Said Gannon: “As horrible as everything was, there were so many times you think, ‘My God, I’m so fortunate.’ Every nerve, even the smallest nerve in my left hand, was intact. How is that possible?”

Her recovery remains a work in progress; the fingers of her left hand are still immobile. As soon as she can, she wants to visit Niedringhaus’ grave near her birthplace in Germany to say a last goodbye. And she is determined, after further surgery and therapy, to return to Afghanistan — and to report again from there for the AP.

“Neither Anja or I would ever accept to be forced out by some crazy gunman,” Gannon said. (Their attacker has since been convicted of treason and sentenced to death by an Afghan court.)

Both her tight-knit family in Canada and her husband and stepdaughter in Pakistan worry, but know her well enough to understand she will go back.

Gannon has established a strong bond with Afghanistan over three decades of covering it. As she put it, “There’s history still to be told there.”

“Afghanistan is a tremendous story of people who have really been caught in such successive traumas that they always seem to come out on the losing end,” she said. “Afghans, through 35 years, have come through one war after another always believing that it’s going to get better. … I have a tremendous affinity for that struggle that they have constantly, constantly endured and never succumbed to hopelessness.”

Moreover, Gannon says Niedringhaus would want her to go back.

Niedringhaus loved shooting all sorts of subjects, including sports, but she spent much of her working life in trouble spots — Iraq, the Gaza Strip, Israel, Kuwait, Turkey — and was one of 11 AP photographers who won the Pulitzer Prize in 2005 for coverage of the Iraq War.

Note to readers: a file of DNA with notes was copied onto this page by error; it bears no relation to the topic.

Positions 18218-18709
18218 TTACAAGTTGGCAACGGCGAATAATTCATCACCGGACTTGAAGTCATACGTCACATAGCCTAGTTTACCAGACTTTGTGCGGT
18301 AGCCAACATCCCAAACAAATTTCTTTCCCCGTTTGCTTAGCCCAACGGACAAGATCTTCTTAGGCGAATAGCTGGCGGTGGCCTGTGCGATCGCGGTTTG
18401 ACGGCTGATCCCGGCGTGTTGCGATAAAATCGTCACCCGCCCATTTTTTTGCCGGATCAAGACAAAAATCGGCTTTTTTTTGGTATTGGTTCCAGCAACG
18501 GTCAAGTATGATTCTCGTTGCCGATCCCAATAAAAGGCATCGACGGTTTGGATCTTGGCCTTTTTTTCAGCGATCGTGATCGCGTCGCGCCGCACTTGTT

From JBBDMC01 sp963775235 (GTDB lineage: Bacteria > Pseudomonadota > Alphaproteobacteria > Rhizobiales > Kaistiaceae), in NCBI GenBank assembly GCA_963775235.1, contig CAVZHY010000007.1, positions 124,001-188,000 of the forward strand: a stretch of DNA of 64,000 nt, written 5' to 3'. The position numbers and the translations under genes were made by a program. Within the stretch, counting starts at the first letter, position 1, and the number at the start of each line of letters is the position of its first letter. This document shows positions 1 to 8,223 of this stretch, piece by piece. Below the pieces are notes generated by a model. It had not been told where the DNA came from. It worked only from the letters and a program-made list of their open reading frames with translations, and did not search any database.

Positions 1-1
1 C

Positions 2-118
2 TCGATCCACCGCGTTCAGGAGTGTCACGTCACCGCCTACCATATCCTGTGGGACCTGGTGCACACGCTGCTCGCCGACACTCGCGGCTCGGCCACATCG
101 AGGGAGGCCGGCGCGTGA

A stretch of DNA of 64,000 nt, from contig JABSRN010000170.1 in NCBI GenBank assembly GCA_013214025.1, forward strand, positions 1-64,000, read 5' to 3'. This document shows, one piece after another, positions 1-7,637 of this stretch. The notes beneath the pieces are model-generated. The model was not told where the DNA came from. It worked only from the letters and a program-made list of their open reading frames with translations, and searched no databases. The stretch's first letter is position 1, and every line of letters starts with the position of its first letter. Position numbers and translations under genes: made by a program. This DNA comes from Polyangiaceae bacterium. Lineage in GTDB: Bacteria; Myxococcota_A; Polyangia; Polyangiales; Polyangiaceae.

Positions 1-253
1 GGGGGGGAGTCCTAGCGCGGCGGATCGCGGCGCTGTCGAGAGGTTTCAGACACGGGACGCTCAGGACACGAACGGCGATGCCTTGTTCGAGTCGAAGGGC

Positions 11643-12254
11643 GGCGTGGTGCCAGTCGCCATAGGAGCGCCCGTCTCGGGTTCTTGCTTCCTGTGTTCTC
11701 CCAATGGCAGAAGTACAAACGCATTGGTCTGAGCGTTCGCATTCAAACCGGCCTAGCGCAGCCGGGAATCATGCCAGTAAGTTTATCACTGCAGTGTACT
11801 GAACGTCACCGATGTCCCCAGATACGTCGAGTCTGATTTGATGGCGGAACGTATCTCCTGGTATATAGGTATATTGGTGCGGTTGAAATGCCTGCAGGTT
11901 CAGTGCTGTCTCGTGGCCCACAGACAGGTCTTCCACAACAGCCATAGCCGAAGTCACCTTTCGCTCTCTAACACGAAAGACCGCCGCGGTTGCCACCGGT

She and Gannon started working together in 2009 in Kabul, when Niedringhaus had just finished an assignment embedded with a military unit. The photographer was mildly irked when Gannon voiced some skepticism about such reporting arrangements.

But “That evening we were talking about stories,” Gannon recalled. “We just hit it off … it was as if we had known each other for ever.”

The partnership flourished as the two journalists found much in common in their approaches to their jobs. They did not do their work from a distance. Instead, they got away from officialdom and spent time in villages, sleeping on the floors of mud houses.

“I loved the way Anja got so excited about the stories,” said Gannon. “She loved getting up close with the people.”

Gannon recounts all the firsts they accomplished together. They were the first international journalists to embed with both the Pakistani and the Afghan armies. They traveled from Quetta in Pakistan to Kandahar aboard an oil tanker carrying fuel to U.S.-led coalition forces. They got details of the massacre of 16 Afghans by a U.S. soldier from survivors, and visited poppy fields deep in Taliban country.

Now, Gannon insists she will do it again — without Niedringhaus, but in her memory and with her spirit.

“If it was reversed, Anja would be out there telling those stories too — she’d be telling them in the most amazing pictures,” she said.

“I want to go and try and tell them. It might be physically half a team, but emotionally and every other way, when I go back, it’s a two-person team. We’re together on this.”

TIME war

Stop Pretending Drone Warfare Is Casualty-Free for America

The Invisible Front
The Invisible Front

Yochi Dreazen is managing editor of Foreign Policy. His new book, The Invisible Front: Love and Loss in an Era of Endless War, is out today.

Make no mistake: U.S. troops may not die during the fight against the Islamic State, but there will be a human cost

President Barack Obama has been delivering a single message again and again in the weeks since U.S. warplanes started bombing Islamic State targets in Iraq and Syria: there will be no American boots on the ground in either country. Bombing the militants from the air rather than sending U.S. forces to fight them on the ground means that there is virtually no chance of U.S. casualties, which is crucial to maintaining the support of a war-weary American public.